Q&A with Erin Barr, Montana School for the Deaf and the Blind
Tell us about the school, its history, students and staff?
The Montana School for the Deaf and the Blind (MSDB) opened in 1893 in Boulder to meet the needs of students that are: hearing impaired, deaf, deafblind, visually impaired, or blind. Today, we are in Great Falls and offer a variety of placement options for qualifying students.
Our student population is almost 50. Some students attend the MSDB, although several others also take classes at local public schools.
Almost half of our students are residential and live on campus during the school year. Other students live in or near Great Falls with their families or across the state and stay with us for a week, month and sometimes longer.
We have an incredible team staff who come from across the country with diverse backgrounds and experiences. This includes a team of Outreach Coordinators who travel the state assisting students who are not on campus.
The school day actually looks very similar to any public school program, with the addition of individual instruction as needed in braille, Nemeth (like a braille for math) and an Expanded Core Curriculum – a set of nine learning categories for visually impaired students that helps them to learn skills they miss that sighted children pick up through incidental learning), as well as sign language.
Could you tell us about “Shep” the dog?
MSDB receives supplemental financial support from the MSDB Foundation that is managed by a group of local business people and community members. The original funds and subsequent creation of the MSDB Foundation is because of a dog.
In the 1930s, a dog followed his owner’s casket to the train in Fort Benton, Montana. The loyal dog waited at the train station for his owner’s return for the next five years and was given the name “Shep.”
Trains began selling pamphlets about the dog and eventually, it was determined that the funds from the pamphlet would go to MSDB. Over time a foundation was established to manage this money. Today, visitors to Fort Benton can visit Shep’s grave and a larger-than-life statue that bears his likeness.
What have been some of the highlights of being part of the GE Additive Education program
I love how well the Polar Cloud works with the 3D printer and how well both work with different CAD programs. This has made the creation of different projects easier for me as a teacher and for my students.
My favorite project required biology students to create an animal or plant cell and then 3D print it. We had studied the different organelles in cells and created tactile examples of each. The 3D printing project allowed me to see what my students did or did not understand about the structure of cells.
Since all my students have visual impairments, it gave me a glimpse into how they saw each of the structures within the cell.
Our ‘Cane Club’ - a student activity and charitable giving group - created and sold 3D printed Christmas ornaments and Valentine Day’s keychains that were all student designed. The Christmas ornament sale became one of our best ‘Cane Club’ fundraisers. At Cane Club’s end of year party, members were each presented with an award created by the teachers.
As a final project, science students studied plate tectonics, earthquakes and earthquake-safe buildings. Teams worked together to design an earthquake-safe building, 3D print the model, and then test it on a shake table.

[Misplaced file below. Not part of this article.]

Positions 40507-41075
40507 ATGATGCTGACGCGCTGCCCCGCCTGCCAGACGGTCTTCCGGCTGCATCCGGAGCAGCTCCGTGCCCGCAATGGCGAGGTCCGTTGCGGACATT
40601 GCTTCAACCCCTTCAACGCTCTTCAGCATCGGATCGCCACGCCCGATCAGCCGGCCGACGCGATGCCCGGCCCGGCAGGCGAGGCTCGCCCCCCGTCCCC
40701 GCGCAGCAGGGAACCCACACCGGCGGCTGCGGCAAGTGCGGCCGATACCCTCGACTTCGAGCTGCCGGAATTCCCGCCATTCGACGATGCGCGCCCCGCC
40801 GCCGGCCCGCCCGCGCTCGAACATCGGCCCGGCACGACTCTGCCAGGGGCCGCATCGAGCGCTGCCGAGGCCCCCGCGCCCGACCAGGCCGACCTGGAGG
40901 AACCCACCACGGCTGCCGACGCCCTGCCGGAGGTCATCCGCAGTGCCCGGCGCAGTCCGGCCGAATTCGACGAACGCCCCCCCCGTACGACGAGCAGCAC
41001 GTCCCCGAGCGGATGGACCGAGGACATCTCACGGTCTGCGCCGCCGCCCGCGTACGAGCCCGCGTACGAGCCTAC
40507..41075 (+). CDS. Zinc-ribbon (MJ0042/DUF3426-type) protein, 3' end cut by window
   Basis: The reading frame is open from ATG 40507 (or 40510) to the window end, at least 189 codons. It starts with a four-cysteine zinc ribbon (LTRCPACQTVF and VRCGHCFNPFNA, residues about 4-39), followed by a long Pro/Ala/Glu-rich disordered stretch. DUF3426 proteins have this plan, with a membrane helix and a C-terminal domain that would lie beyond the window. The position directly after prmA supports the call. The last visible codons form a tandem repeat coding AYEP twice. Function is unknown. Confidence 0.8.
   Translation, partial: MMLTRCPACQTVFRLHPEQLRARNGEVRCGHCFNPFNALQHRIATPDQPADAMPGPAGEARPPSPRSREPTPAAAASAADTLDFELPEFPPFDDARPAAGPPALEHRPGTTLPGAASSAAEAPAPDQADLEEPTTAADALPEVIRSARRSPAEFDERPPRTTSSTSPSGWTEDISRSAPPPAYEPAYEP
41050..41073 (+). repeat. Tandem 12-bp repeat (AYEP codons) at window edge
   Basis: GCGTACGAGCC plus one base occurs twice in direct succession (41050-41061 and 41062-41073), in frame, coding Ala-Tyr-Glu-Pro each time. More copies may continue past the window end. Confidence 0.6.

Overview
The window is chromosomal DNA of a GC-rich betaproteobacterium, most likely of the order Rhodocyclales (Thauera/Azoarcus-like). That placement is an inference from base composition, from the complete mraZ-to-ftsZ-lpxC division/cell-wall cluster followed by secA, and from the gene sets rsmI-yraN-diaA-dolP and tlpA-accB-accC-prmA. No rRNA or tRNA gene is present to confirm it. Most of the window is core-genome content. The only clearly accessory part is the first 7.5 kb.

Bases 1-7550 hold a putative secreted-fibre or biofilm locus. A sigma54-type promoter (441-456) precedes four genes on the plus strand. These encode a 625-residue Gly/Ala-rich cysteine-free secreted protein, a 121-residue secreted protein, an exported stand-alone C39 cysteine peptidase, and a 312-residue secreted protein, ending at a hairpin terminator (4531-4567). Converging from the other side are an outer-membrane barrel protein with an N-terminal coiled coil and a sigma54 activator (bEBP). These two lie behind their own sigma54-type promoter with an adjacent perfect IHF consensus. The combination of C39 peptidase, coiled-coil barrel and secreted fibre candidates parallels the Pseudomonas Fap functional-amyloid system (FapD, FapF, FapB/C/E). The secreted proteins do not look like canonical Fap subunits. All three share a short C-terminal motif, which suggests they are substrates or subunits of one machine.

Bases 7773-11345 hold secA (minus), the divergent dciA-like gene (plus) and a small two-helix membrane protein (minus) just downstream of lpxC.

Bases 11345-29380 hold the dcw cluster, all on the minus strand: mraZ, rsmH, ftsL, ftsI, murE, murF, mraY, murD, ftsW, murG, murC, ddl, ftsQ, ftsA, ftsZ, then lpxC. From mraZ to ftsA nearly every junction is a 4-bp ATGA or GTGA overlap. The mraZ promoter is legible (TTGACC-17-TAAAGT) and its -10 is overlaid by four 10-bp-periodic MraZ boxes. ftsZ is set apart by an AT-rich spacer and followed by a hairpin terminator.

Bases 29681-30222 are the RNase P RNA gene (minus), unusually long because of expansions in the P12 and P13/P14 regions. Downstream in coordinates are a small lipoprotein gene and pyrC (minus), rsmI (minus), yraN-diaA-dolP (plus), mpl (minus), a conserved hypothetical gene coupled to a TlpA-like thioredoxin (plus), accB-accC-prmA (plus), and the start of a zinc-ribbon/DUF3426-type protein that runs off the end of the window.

Could you explain how you’ve integrated additive and 3D printing into your lesson plans and wider STEM teaching at the school?
One thing that I started this year was a STEM/STEAM Thursday in science classes. During these classes, we were able to discuss the design engineering process, dedicate time to STEM lessons and learn in more detail about 3D printing.
This time helped students see how STEM impacts all areas of learning and it helped students brainstorm ideas for using additive printing in art, ELA and math.
One student is planning to create a 3D map of our book selection next year, while other students have been thinking about real-life applications for the visually impaired and exploring how to design and make an improved tip for their canes.
I have other students who are thinking about even bigger projects, including 3D printed bridges and geodesic domes. I cannot wait to see where this takes them individually and as a group.
How have you tapped into the GE Additive Education community? What can new schools expect, how should they engage?
New schools and new teachers should expect an easy system to use and they should not fear the process. I know it can be something you feel you want to put off until there is more time.
As a teacher, there is never going to be a perfect moment - dive in and get started. I recommend making friends with your school IT person. For me, Josh Rutledge our IT leader and his wife Denise Rutledge who focuses on Assistive Technology are great assets to our school and helped to get our additive program up and running.
How have you grown as an educator?
I was really worried that “this” learning curve was going to be too great. However, each step was easy and helped me feel more knowledgeable about today’s technology.
As a teacher of students with visual impairments, I always wonder how I can make something more tactile. And now, on top of that, I wonder how I can make it tactile and still usable with the 3D printer.
For instance, our students struggle with the idea of measuring using the metric system. I really feel that our students need to use customary measurement and the metric system. So, to help students with this, I have 3D printed a tool that shows the measurements of millimeters, centimeters, and decimeters (mm, mm2, mm3; cm, cm2, cm3; dm).
What’s next for the Montana School for the Deaf and the Blind?
If all goes well with funding, we will be purchasing two new 3D printers making use of special pricing from Polar Cloud.